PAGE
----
Indeed, in an era when a small group of very large retailers are increasingly dominating major industry sectors, an ability to deliver goods and services that are consistent with local needs is competitively critical for small and regional operators. Particularly in a recession, local retailers have a capacity to understand and address issues as experienced by a region's residents, and they can apply long experience in response. In fact, an effective response is probably required given the expectations customers are likely to have of the local retailer.
To give its home state a boost, Grand Rapids-based Spartan Stores launched a local-products initiative on July 5 dubbed Michigan's Best at the 99 Family Fare, D&W Fresh Market, Felpausch, Glen's, Glen's Fresh Marketplace and VG's it operates in Michigan. The effort highlights the 2,400 Michigan-produced items Spartan's company-operated stores offer. Products are identified with a Michigan's Best logo and store signs, and are further highlighted by special promotions and the distribution of recipes developed to encourage shoppers to consider purchasing local items.
Spartan is emphasizing the local advantages of purchasing Michigan-produced products, noting:
- Buying local keeps Michigan residents employed and boosts the state economy, creating more jobs.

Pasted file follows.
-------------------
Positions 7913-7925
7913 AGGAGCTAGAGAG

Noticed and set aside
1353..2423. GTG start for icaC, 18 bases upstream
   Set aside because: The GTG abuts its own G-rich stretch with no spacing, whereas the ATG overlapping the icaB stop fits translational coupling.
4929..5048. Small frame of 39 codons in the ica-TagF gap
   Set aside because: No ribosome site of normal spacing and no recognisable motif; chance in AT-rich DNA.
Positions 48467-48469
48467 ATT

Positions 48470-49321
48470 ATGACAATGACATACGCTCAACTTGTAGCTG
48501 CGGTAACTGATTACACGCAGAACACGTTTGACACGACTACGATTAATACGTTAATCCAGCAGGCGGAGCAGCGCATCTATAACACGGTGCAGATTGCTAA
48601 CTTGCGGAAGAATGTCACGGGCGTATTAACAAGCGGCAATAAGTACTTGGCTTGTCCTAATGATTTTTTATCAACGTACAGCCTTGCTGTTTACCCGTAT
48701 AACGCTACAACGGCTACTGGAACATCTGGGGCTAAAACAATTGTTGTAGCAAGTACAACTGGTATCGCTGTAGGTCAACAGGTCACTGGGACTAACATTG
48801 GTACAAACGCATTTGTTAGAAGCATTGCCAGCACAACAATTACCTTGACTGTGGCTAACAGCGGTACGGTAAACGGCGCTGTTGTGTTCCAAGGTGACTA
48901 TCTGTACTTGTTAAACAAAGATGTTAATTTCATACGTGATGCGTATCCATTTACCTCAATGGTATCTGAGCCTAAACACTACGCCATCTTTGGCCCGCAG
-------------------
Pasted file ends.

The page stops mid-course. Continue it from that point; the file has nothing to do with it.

- Local fruits and vegetables, picked within days or hours of arriving on store shelves, provide a fresher eating experience.
- Products produced in state are shipped shorter distances, require less gas in distribution and, so, are better for the environment.
In June, Spartan Stores launched a program for the General Motors autoworkers who lost their jobs in the May closure of the GM Metal Fabricating Plant located in Wyoming, Mich. The company provided 850 of its Michigan Proud discount cards to the regional United Auto Workers office for distribution to affected plant employees. The cards provided a 10 percent discount on groceries and three percent break on fuel through July 12 at Spartan-operated supermarkets. Previously, Spartan had offered the program to UAW locals in Eastern Michigan and Traverse City, on the state's west coast.
Also in June, Glen's Markets pharmacies serving communities in northern Michigan began offering a program that provides 300 generic drugs at $4 for a 30-day prescription and $10 for a 90-day prescription to help customers with healthcare needs and budgets. The Spartan affiliate isn't the only Michigan retailer trying to help hurting consumers in the state deal with health-related costs in the recession, however. Meijer, also headquartered in Grand Rapids, offers a list of generic antibiotics and pre-natal vitamins gratis to its customers.